Shin Megami Tensei 5 Review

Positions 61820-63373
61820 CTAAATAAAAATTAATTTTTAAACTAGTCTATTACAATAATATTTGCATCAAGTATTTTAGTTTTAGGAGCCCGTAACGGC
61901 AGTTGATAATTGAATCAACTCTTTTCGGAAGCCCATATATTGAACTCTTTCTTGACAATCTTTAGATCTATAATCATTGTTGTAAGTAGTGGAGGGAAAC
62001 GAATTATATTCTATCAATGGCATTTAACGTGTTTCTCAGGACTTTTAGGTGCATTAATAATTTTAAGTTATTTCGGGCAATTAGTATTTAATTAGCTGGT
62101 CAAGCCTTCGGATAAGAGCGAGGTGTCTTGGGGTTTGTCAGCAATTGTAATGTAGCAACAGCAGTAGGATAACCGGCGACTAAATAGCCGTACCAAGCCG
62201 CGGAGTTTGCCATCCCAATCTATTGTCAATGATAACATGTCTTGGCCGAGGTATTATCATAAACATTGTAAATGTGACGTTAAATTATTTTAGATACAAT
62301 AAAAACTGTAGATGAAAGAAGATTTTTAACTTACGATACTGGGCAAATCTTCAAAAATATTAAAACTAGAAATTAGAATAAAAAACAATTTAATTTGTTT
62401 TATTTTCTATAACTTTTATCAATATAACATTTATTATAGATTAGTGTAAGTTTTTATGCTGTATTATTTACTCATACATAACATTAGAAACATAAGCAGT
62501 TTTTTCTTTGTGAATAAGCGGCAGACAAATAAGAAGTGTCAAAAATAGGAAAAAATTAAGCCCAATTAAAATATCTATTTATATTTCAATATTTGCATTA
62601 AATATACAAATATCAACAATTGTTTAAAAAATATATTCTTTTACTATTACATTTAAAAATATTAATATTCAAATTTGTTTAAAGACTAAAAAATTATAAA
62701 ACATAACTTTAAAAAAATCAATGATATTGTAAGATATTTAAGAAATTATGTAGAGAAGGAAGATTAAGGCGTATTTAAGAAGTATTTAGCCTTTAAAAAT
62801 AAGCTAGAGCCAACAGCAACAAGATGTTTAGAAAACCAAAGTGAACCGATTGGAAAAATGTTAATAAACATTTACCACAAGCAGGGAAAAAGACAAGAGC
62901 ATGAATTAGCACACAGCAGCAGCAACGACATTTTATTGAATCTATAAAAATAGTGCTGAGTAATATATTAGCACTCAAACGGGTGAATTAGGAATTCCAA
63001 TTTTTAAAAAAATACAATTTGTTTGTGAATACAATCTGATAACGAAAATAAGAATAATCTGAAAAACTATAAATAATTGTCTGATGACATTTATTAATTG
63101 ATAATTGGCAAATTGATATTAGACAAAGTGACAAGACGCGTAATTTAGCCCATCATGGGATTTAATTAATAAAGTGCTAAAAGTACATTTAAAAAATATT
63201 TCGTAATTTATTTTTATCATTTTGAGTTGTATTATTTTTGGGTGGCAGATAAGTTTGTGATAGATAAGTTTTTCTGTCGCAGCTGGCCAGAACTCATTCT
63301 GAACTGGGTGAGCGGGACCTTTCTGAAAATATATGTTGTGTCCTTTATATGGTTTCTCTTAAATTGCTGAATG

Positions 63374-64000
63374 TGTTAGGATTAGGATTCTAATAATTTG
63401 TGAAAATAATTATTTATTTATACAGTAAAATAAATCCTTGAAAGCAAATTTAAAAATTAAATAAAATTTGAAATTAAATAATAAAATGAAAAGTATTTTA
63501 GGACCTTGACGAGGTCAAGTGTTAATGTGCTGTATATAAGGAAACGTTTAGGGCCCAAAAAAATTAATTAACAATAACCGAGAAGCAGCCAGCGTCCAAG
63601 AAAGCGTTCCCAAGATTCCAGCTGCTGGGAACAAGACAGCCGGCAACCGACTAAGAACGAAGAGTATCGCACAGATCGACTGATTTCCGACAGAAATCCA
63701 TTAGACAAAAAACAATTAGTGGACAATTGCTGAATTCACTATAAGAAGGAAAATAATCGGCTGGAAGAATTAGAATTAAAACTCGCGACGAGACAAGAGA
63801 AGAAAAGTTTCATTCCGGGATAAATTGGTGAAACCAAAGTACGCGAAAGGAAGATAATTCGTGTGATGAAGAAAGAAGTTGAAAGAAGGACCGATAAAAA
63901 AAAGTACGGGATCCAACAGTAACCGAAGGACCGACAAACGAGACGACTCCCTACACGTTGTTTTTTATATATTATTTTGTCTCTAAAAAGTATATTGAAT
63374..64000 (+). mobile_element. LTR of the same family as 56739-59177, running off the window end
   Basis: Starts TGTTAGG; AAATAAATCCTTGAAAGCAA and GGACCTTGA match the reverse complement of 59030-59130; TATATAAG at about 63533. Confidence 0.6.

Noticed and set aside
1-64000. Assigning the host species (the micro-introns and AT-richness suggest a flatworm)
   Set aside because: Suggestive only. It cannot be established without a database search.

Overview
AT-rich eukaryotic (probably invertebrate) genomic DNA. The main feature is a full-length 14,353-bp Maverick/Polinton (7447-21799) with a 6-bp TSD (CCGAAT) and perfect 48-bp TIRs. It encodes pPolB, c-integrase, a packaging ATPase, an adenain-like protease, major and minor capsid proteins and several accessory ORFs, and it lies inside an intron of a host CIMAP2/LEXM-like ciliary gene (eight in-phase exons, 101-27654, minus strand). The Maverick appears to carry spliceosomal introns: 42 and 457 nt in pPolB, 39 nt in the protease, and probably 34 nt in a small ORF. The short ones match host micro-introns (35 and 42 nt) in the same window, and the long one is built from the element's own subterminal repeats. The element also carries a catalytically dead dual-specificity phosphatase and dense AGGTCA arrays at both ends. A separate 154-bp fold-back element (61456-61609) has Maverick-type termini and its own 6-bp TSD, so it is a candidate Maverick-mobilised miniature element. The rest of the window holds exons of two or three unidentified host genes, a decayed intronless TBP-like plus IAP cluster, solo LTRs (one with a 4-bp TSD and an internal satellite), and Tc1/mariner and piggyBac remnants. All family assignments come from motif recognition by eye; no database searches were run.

It’s been a long time since the Shin Megami Tensei series saw a proper mainline entry in the series. The third Shin Megami Tensei game served as a revitalization and modernization of Atlus’ flagship JRPG franchise. Shin Megami Tensei 3: Nocturne brought the main line of the series to a full 3D art style for the first time, along with multiple gameplay and design tweaks that not only gave the game a wider appeal, but satisfied also to existing fans. The latest entry in the series, Shin Megami Tensei 5, aims for a similar renewal goal for the franchise: While the fanbase of 2021 is far different from 2003, the fifth game admirably achieves this goal. . Now that a certain other Atlus JRPG series has exploded in popularity with its own fifth entry, Shin Megami Tensei 5 has more eyes on it than any previous game in the franchise. Atlus clearly understood this with an ambitious goal: Shin Megami Tensei 5 is a high-budget installment that brings together all the various gameplay improvements repeated in Shin Megami Tensei 4, along with revised design similar to the renaissance of Shin Megami Tensei 3. Becoming Nahobino and building a new world is an enjoyable journey worthy of the name Shin Megami Tensei. New and returning fans will find a lot to love in Shin Megami Tensei 5. shin-megami-tensei-5-nahobino Coinciding with the opening of Nocturne, Shin Megami Tensei 5 also begins with an apocalyptic, earth-shattering disaster that thrusts Tokyo 20 years into the future. The main character, a student at Jouin Academy, is nearly killed by demons before meeting with another god-like being to form Nahobino. Described as “not human, or demon,” the protagonist is tasked with shaping this new world, making choices and forming alliances with various powers and principles that will affect the future forever. Shin Megami Tensei 5’s narrative wastes no time getting players settled into their new godlike occupation. A brief introduction gets players into dungeon crawling at the start of the game’s 50-60 hour runtime, however this play time can easily exceed 80 hours based on factors such as side quests and completing the demon compendium . That said, the aspect of SMT 5 that has drawn the most obvious comparisons to Nocturne is its story. While the characters of SMT 5 themselves don’t have compelling backstories, their motivations and the questions they ask Nahobino are both macrocosmic “reasons” that will decide Tokyo’s fate. The introduction of narrative choice is a gentle and steady burn, making the player’s choices within this world begin to feel like their morality has been challenged enough. shin-megami-tensei-5-abscess Set in this brand new Netherworld known as Da’at, Shin Megami Tensei 5 is easily one of the most striking games in the entire franchise, and for good reason. Da’at’s design emphasizes a colorful yet dark world, accentuated by a high-contrast art direction that varies in visual identity as the game continues to unfold. Paired with a great soundtrack and ambiance that also merits comparisons to Nocturne, venturing into the world and environment of SMT 5 rarely gets boring. Sepia-toned barren deserts give way to bright and oversaturated forests, all accented by dark corners and crevices just begging to be explored. Shin Megami Tensei 5’s Netherworld encourages players to explore its beautiful world as much as it asks players to admire it. Using a fully 3D open world format, for the first time in Unreal Engine 4, players explore the skyscraper-filled desert that once formed the Tokyo metropolitan area. It may not be the deepest or most complex open world found in an RPG, but compared to previous games in the franchise, it’s a big step up from the narrow hallways. Excellent open world design, paired with no random encounters and demons to be seen in the overworld, underscores the fact that SMT 5 rewards players for exploration more than any previous entry. RELATED: Every Game Before Shin Megami Tensei 5 shin-megami-tensei-5-combat-abscess-boss Exploration usually involves discovering resources (old world relics, resources, Macca, and Glory currency), but is often enhanced by discovering demons and combat. The Press-Turn battle system returns, and is for the most part, functionally similar to previous Shin Megami Tensei games. SMT 5 also introduced Magatsuhi skills, a dimensional super ability that varies between demons. Players can activate the Magatsuhi skill to make each subsequent attack a critical hit, force ailments on all enemies, or launch a powerful Almighty attack for bonus damage. However, like everything else in SMT, demons also have these abilities and players need to take that into account. The combat doesn’t quite reach Nocturne’s notorious difficulty, but Shin Megami Tensei 5 certainly comes close, much to the game’s benefit. The systematic complexity of the demon’s strengths and weaknesses still abounds in this entry, but it provides the tools (on Normal difficulty) at a steady pace where the balance between grinding and progress is not disturbing. The variety of demons, in both affinities and skills, allows for a lot of manual customization and min-maxing that JRPG players who prefer a higher level of combat complexity will greatly appreciate. to be satisfied. shin-megami-tensei-5-fusion-jack-frost Powered by World of Shadows, the demonic fusion in Shin Megami Tensei 5 is easily the best example in the history of the series to date. Dyad Fusion, Reverse Fusion, Reverse Compendium Fusion, and Special Fusion all end up giving the player all the tools necessary to build the best possible party. While skill inheritance is no longer random, Essence Fusion allows players to specifically inherit more skills with demons. Many of the quality-of-life improvements from Shin Megami Tensei 4, framed in a system similar to SMT 3: Nocturne, streamline SMT 5’s demon fusion system into an important and rewarding tool of – development. shin-megami-tensei-5-nahobino-skills-essence-fusion It’s also a way for players to customize Nahobino’s skillset as well, eschewing Magatama from Nocturne for a system that allows players to inherit other demons’ abilities and affiliations to shape their playstyle. In addition, players will learn various “Miracle” permanent buffs, which can vary anywhere between the extended capacity of the demonic party, to increasing the skill “potential,” which is a new permanent system strengthens a chosen affinity for Nahobino. The enemy quickly becomes a perfectly malleable blank slate, allowing players to stamp whatever defensive role they choose on Nahobino, and build their demon factions around them. Really, the only possible detractor from the gameplay experience of Shin Megami Tensei 5 is the game’s performance on the base Nintendo Switch. While the impact on gameplay is negligible, SMT 5 rarely has a steady 30 FPS during open world exploration and some instances of combat. The game’s art style and effects take this into account and mask the framerate issues well, but during busy cutscenes and battle sequences with heavy particle effects, the game slows down noticeably. That said, no serious performance issues occurred during the game’s runtime, so it’s just a minor visual annoyance. shin-megami-tensei-5-aogami-nahobino However, minor performance gripes aside, Shin Megami Tensei 5 is still great on Nintendo Switch. Returning fans, especially those with a love for SMT 3: Nocturne, will thoroughly enjoy the fifth entry. New players and fans of JRPGs alike will find a lot to love in this entry as well. SMT 5 acts as a true modernization for the Shin Megami Tensei franchise, adjusting and adjusting the visual and gameplay design in a way that remains traditional and progressive. Atlus takes a huge step forward with Shin Megami Tensei 5, and for the most part, it nails all the aspects that make it a stellar entry in the long-running JRPG franchise. Shin Megami Tensei 5 will be released on November 12, 2021, for Nintendo Switch. Today Technology was provided a digital copy for the purposes of this review. MORE: Atlus Composer Shoji Meguro’s Legacy: Persona, Shin Megami Tensei, And More